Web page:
So now that his level of greatness has been properly defined, you will more easily understand the reason his picture, often with his wife, will adorn the wall of nearly any structure or sign it will fit on. I mean Jesus in Italy or Coca Cola in The States are the only comparisons I can make with accuracy. Nearly any event is initiated with a moment for the king. Before a movie, the king’s song plays, a compilation of clip of the king is displayed, and EVERYONE stands. You couldn’t get this level of participation in the states if you payed. Same for Monday, that’s right, an entire day of the week. The king was born on Monday, so the king’s color yellow is supposed to be worn and displayed. The participation level is blinding. I read somewhere that the country actually ran out of yellow shirts when the practice was first enacted.

I quickly discovered that the best position for a tourist on the king is neutral good. Stand when everyone else does, don’t stare or point at pictures, try not to defame any cash (the king’s picture is on all of the bills) and in general refrain from conversation about any of the royal family. If asked keep it brief and positive, any flourishes on the greatness of the monarch will most certainly be taken as sarcasm or worse. Anything sufficiently negative about the royal family is really the only way I know of to get beaten by anyone within earshot and incarcerated.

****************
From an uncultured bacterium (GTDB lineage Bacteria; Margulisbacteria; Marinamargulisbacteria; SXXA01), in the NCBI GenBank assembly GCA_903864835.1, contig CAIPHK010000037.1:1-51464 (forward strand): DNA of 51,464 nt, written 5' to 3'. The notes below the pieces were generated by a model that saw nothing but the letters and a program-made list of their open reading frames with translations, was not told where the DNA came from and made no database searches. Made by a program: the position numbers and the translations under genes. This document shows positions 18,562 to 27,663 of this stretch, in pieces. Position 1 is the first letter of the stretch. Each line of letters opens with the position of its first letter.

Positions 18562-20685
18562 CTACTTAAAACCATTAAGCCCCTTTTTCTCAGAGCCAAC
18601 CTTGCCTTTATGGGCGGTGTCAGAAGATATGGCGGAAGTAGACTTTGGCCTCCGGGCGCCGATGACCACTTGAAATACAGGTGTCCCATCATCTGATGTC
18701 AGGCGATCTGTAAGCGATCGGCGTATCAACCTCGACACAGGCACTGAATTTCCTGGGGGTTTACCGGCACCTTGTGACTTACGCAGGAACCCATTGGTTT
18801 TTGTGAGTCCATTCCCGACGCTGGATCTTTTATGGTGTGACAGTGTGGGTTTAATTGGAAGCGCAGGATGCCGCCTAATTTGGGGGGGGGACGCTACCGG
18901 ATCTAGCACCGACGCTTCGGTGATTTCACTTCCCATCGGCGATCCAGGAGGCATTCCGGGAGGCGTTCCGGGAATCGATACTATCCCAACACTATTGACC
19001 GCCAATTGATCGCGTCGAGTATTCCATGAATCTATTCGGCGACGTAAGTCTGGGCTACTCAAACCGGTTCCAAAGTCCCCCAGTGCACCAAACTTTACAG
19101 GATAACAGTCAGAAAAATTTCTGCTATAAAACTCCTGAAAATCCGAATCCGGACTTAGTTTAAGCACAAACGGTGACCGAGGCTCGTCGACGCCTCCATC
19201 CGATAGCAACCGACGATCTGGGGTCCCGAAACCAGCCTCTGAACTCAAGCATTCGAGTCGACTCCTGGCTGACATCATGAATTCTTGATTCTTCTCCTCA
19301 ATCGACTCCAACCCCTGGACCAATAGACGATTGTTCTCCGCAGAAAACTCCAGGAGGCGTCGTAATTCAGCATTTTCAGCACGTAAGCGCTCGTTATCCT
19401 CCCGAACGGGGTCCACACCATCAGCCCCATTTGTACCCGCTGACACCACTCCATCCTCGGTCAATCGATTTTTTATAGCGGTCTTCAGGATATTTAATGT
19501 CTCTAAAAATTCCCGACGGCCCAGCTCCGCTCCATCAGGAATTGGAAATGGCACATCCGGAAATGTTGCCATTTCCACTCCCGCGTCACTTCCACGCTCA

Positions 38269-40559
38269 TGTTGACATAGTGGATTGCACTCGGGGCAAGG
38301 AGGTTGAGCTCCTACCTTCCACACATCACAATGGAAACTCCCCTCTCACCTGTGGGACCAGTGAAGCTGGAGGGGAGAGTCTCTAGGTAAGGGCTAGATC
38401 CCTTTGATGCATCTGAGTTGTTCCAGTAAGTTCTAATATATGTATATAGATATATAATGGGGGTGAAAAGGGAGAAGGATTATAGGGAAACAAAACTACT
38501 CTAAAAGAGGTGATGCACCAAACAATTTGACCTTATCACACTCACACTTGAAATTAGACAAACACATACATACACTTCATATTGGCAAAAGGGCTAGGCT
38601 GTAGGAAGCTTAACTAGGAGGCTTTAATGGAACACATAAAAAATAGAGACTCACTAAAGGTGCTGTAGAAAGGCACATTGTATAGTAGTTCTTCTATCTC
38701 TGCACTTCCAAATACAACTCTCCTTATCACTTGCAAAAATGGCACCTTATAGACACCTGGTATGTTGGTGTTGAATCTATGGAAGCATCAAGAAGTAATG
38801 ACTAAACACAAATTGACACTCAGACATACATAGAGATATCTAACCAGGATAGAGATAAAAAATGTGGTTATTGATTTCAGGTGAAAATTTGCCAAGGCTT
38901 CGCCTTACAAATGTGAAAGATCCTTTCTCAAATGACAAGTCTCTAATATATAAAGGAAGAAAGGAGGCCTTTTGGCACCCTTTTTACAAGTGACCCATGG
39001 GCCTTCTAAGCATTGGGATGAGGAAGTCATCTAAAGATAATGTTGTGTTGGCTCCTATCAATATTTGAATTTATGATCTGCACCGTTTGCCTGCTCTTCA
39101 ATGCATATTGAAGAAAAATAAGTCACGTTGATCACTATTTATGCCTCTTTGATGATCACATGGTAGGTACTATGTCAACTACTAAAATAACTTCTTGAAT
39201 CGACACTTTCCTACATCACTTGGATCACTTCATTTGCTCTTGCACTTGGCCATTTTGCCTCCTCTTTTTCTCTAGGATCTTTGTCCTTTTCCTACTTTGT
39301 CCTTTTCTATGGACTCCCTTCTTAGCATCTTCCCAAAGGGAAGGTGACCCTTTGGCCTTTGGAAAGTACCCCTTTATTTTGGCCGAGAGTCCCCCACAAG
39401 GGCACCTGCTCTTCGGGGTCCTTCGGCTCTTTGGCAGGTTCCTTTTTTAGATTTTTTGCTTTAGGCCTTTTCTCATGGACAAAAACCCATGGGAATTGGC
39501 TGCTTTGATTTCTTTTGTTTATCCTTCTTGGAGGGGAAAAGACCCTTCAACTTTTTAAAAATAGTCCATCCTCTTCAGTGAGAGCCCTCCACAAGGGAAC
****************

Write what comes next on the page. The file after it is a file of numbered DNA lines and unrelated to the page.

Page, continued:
Walking Street is much like any other party district. Covered in bright lights vieing for your attention and baht. The innumerable bars, clubs, and gogos offer every taste, setting, style,selection you require. Or as you hear often while you are there “Up to you!”

This is a SOI. Soi basically means street. Sometimes this is actually a street, other times the street is inside a building. This is an example from walking street. You can see several bars, each one with a different sign and pool tables. The only thing they share is the DJ, who pumps music throughout the entire place. I have never really established a method for choosing which bar to sit at. People tend to clump together, so if they manage to get one or two customers, everyone else assumes that’s the good one and says “I guess ill drink there”. I personally enjoy being the first group to walk up to a bar, as the servers are just waiting to pour you another. Never fear being the only one at the bar, whoever is behind the bar is always willing to eviscerate you at connect four or various other games. I have had the rare pleasure of schooling one or two at a game, but it was much too rare for my taste.
We made our way around Walking Street, had a few to many drinks, and ate some fantastic seafood. I really must remember to take pictures of the places we eat and such from the outside so I can remember their names.

The next morning my view out on the town was fantastic.

We managed to crawl out of bed and trick our livers into following us back out of the hotel. We grabbed a Tuktuk. …